The big question is, how much will they net in this sale, if the people will buy the shares at the stock price, above it or below it. That alone should tell everything about what investors might think of the gaming market. If Microsoft is getting at it too, as rumors are saying they will, then part of the consolidation process of the industry begins there. Vivendi is the majority shareholder of Activision with 60% of Activision stock. If MS buys them all they technically get to own Activision.

The price offered to the stocks and who gets it will determine the health of the industry as perceived by investors. If an outsider to the industry offers to buy the shares at stock price or a little below it then people still believe the gaming market is profitable. If a gaming giant buys the stock, well, the consolidation begins because Activision will literally be a subsidiary of whoever purchases the stock.

Also Vivendi will be desperate to offload these stocks so they might accept an unfair price per stock.
 
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13. Re: Vivendi Seeking Activision Buyers Jul 11, 2012, 12:52 avianflu
 
games sales are way down across the board and since the recession started. It is reasonable in that light to put Activision out there and see if there are any buyers willing to throw in a lot of coin.

It is not a firesale.

Larger companies do this all of the time and often there are corporate tax incentives, depending on how exactly the company is sold, to make a sale even more interesting to Vivendi's shareholders.

 
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12. Re: Vivendi Seeking Activision Buyers Jul 11, 2012, 12:47 El Pit
 
Clever. Diablo 3 sold like sliced bread, but turned out to be a letdown for a lot (not all, of course) of gamers. Those gamers might think twice about buying a Blizzard game again. Plus: WoW is SLOWLY but steadily dying. They milked the cow, now they know it's time to either invest and give some freedom back to the developers and take some risk or sell it. They decided to pass it on, since risk could mean LOSS, and no company wants to risk any money these days. Play it safe, let some other people take the risk and then buy them or copy their ideas. That's the American/European/Asian way these days. *sigh*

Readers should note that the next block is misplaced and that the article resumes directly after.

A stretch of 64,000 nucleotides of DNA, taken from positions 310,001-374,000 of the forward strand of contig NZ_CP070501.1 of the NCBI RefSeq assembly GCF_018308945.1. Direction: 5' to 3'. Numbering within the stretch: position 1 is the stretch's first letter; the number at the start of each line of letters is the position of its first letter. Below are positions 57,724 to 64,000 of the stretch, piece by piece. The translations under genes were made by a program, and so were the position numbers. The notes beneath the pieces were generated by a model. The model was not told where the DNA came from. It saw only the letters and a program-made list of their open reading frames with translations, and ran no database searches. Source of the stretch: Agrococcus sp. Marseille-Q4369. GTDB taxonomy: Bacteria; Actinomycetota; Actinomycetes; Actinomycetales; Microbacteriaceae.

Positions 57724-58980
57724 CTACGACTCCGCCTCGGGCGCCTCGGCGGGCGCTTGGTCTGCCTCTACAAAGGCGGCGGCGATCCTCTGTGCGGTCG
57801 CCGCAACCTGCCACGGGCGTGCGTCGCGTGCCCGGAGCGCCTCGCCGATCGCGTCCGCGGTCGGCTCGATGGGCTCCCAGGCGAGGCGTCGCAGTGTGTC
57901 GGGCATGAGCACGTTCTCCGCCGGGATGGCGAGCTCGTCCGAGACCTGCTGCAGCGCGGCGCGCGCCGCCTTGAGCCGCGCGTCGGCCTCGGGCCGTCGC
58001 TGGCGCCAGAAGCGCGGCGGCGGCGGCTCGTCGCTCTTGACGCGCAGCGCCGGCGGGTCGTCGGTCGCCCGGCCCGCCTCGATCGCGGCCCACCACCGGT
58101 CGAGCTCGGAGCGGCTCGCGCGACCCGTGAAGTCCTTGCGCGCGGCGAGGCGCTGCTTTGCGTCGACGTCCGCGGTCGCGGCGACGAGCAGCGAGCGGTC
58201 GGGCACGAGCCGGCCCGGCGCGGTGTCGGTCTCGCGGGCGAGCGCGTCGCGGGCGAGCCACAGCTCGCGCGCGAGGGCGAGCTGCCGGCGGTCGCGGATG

Consoles? I owned two: a Pong clone and an Atari 2600. And that's it.
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11. Re: Vivendi Seeking Activision Buyers Jul 11, 2012, 12:43 ASeven
 
Parallax Abstraction wrote on Jul 11, 2012, 11:36:
ASeven wrote on Jul 11, 2012, 11:02:
Moody finds Activision a liability, and if they find the most financial solid publisher in gaming a liability they find the whole market a liability.

That's not what that means necessarily. Liabilities in accounting terms just means debts. For example, your credit card bills, car loan, mortgage etc. are all what banks call "liabilities" because it's money you owe. From what I understand, Vivendi's in pretty heavy debt right now largely due to some of their other operations that aren't profitable and they're looking to sell Activision because it's one of the few major moneymakers they have and they want the cash infusion to prop up the rest of the company. Not to say that they maybe don't also want out of it because they see the AAA market declining but Moody's saying that Activision wants to reduce liabilities likely just means reduce debt. I just checked with my Chartered Accountant girlfriend and she said that's likely what they mean. Doesn't make a huge different to me either way, just food for thought.

EDIT: Dammit Beamer!

Yes, true, Vivendi is a skinking ship too but the Moody report says for Vivendi to get rid of liabilities in the financial accounting sense while at the same time damning the industry a bit by implying it no longer is a profitable venture for investors to go there. Hence adding 2 plus 2 together I reached the conclusion that Moody may mean Activision is a liability in both senses. They know that they cannot live much longer milking the same IPs and showing no evolution or innovation.

Other funny things have happened like Ricitello, EA CEO, selling all his EA stock recently and then confessing he's afraid of his job security to Pachter which he promptly spread to the media.

Even the CEOs know what's coming.
 
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10. Re: Vivendi Seeking Activision Buyers Jul 11, 2012, 12:39 ASeven
 
Beamer wrote on Jul 11, 2012, 11:33:
ASeven wrote on Jul 11, 2012, 11:02:
liability.

This word does not mean what you think it means.



In general, though, Vivendi is a company that's having significant issues. Why are they seeking to offload Activision?
1) It's not core to their business. Yes, it makes money, but they're being pushed to focus on their core, which is not video games. This means offloading businesses that are distractions, even if profitable ones. Markets often push for this, which can have bad consequences, as offloading even a minimally profitable business, or minimally unprofitable one, can have huge repercussions